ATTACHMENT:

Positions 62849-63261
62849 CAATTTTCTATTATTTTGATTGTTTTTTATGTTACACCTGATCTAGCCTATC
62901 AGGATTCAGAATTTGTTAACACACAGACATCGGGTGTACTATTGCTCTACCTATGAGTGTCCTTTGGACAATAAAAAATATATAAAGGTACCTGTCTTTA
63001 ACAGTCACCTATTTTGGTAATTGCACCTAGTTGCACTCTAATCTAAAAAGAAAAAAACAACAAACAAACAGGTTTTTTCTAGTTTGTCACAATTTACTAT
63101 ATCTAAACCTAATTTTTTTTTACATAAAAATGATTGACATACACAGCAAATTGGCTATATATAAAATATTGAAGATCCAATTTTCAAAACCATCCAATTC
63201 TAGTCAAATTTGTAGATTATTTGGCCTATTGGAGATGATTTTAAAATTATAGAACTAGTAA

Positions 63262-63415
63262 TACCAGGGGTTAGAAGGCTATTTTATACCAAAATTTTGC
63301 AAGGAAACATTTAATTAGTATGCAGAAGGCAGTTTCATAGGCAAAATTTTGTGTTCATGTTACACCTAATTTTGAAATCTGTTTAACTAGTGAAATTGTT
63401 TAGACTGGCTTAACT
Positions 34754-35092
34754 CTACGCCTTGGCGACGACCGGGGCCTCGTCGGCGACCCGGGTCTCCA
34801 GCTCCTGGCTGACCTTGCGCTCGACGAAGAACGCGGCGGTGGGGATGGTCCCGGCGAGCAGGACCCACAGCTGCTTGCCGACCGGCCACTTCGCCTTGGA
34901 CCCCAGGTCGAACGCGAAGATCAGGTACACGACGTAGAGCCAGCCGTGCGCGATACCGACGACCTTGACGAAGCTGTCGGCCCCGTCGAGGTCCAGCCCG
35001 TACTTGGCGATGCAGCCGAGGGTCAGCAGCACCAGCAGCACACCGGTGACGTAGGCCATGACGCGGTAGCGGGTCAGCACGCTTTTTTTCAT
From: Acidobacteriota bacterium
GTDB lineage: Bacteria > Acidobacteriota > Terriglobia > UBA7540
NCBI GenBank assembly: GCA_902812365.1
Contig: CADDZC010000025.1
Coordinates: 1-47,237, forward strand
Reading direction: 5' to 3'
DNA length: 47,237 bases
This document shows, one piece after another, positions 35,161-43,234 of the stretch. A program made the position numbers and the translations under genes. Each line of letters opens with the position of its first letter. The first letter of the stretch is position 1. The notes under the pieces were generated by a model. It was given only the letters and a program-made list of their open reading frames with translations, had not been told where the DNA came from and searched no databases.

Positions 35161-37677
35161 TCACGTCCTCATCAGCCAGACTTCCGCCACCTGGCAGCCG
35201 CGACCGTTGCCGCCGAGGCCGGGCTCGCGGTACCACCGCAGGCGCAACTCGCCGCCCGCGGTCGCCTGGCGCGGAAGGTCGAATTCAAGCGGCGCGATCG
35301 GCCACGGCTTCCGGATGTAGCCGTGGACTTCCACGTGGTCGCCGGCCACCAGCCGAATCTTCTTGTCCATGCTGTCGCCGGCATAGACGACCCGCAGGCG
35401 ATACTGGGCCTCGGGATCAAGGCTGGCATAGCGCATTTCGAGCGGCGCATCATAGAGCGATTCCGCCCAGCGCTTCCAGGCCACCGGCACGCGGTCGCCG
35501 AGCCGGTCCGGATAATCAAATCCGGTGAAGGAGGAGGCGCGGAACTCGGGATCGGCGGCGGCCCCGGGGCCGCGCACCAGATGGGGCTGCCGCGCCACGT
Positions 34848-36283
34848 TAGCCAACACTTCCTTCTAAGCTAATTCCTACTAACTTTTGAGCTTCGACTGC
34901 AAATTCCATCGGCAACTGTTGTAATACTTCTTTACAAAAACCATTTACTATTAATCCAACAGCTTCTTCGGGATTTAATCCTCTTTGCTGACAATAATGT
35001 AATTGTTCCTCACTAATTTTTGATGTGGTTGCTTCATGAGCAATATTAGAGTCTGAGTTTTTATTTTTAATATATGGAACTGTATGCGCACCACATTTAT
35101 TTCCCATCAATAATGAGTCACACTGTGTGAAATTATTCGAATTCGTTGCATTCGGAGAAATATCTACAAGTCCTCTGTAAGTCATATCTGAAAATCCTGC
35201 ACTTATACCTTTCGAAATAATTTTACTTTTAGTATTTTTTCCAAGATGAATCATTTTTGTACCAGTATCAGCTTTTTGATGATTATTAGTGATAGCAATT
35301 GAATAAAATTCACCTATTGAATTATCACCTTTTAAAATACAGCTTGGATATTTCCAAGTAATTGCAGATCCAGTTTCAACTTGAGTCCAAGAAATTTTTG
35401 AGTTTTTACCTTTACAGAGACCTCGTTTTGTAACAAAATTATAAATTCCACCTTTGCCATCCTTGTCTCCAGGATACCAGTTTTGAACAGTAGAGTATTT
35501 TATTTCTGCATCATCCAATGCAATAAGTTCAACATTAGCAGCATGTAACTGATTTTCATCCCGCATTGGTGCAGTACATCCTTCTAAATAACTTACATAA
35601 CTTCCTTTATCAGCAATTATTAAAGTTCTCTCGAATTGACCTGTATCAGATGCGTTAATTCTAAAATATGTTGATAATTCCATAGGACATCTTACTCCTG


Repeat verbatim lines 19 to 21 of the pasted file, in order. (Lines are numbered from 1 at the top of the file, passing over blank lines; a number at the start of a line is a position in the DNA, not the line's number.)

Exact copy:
Contig: CADDZC010000025.1
Coordinates: 1-47,237, forward strand
Reading direction: 5' to 3'